Let a still older class of students take the matter in this way: we can only think of God through our own individuality as men. The very idea of God brings with it at once the human form as its only possible expression. It is, too, the greatest help we can have: for man was made in the image and likeness of God. Yet God protests against the abuse of this help again and again, asking if he is a man that he should do this or that; he is not a man that he should lie, he is not the Son of Man that he should repent. But try to think of God as a conscious, merciful, righteous, holy Being, and you must, by some necessity, hardly to be explained in words, think of him as an infinite man, an almighty man, an effulgent and magnificent man. What is his form? You think of it as human. You speak of his eyes and mouth, his hands and feet; he rises, he sits; he walks, he rides, he comes down, he calls, he grieves, he rejoices;—all these are human expressions, and are limited by human uses, and they bring with them subtle and tremendous dangers. God is a Spirit; there is no similitude with which he may be worthily compared; no image represents him; no imagination can encompass the fulness of his might and glory: yet he says he is a father, a king, a shepherd, and a man of war.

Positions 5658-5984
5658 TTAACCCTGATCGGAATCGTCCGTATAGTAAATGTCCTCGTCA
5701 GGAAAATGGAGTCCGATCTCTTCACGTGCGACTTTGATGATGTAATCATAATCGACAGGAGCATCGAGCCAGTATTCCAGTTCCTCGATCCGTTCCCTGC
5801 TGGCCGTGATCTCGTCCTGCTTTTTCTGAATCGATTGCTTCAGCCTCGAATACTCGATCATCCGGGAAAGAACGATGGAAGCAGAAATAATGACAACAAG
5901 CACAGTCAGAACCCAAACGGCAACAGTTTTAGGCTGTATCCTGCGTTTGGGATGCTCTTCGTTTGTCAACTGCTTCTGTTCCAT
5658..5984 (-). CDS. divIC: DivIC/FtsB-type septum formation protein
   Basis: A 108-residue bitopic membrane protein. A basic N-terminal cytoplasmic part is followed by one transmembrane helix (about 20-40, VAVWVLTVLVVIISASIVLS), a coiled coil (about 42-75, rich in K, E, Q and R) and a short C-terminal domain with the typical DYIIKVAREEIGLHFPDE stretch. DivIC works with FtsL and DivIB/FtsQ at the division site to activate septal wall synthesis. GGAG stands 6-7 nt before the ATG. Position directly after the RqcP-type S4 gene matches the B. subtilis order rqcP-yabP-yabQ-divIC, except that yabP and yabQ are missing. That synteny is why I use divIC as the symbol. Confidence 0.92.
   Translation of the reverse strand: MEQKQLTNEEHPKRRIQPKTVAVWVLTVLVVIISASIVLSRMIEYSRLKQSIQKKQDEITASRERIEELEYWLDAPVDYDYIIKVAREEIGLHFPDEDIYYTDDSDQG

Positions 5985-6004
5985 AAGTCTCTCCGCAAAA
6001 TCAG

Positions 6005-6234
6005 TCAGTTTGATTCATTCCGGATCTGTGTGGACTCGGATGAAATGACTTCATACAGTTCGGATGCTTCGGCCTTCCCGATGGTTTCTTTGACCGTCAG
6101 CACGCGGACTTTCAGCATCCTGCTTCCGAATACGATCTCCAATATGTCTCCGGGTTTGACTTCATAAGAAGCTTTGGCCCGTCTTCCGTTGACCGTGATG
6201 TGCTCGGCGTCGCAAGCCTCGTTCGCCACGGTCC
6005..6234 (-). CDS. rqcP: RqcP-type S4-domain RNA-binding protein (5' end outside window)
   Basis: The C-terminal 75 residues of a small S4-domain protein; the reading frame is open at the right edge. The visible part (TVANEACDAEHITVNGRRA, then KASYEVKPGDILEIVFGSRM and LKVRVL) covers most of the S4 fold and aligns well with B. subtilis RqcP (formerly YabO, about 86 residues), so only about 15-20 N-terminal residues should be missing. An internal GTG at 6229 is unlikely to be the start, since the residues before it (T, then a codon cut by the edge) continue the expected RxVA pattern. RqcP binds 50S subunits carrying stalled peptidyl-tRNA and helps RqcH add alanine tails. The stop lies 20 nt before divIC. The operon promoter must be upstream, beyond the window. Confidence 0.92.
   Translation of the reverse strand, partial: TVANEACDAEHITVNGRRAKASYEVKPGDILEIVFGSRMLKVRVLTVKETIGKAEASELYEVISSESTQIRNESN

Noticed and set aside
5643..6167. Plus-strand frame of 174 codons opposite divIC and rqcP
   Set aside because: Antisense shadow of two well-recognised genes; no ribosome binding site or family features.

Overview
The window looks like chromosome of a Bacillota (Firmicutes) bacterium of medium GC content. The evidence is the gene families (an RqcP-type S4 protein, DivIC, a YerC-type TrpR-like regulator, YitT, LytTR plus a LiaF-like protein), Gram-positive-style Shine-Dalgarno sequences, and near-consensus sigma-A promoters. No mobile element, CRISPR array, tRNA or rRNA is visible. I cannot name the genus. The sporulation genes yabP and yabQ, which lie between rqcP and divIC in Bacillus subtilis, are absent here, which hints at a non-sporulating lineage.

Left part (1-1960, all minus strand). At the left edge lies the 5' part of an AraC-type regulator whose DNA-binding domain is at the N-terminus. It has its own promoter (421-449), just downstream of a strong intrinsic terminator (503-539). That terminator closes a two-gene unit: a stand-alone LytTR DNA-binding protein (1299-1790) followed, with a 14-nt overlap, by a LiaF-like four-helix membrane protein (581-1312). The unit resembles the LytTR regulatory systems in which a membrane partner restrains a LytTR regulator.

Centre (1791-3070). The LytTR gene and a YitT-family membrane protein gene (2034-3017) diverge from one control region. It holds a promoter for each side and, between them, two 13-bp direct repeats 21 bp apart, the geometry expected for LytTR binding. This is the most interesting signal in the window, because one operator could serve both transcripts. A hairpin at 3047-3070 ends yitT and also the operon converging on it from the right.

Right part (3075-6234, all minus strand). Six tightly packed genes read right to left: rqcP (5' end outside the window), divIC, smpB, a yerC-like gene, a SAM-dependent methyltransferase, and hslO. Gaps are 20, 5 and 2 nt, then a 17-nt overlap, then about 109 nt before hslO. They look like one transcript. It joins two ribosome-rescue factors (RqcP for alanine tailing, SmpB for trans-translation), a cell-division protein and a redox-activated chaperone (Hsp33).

With the poor illustrations and terms accessible to us we have to work; they are blurred and misty lenses through which we have to look at the sun. We could better think of Lebanon through a withered leaf, of the sea through a drop of putrid water, of landscapes inexpressibly beautiful through one handful of barren soil. Yet we have no other image and likeness of God; through this, or through nothing external, we must see our Creator and Lord. So with heaven. We want to know what it is, and we cannot be fully told. We think of fair lands gleaming in everlasting light, of angelic hosts, throng upon throng beyond computing, of the friends we have parted from waiting for us on a golden shore, clothed in pure linen whiter than snow, of trumpets and harps, of anthems and peans of victory, of crystal streams, of gates lustrous with precious stones, of crowns that vie in splendour with all that we have ever seen or imagined; and when we have thought of all this we have but seen a landscape with the light of a candle, or looked upon the sea when hidden under an impenetrable cloud. We know nothing. We are thrown back upon an inextinguishable hope, and we must die to see what heaven is.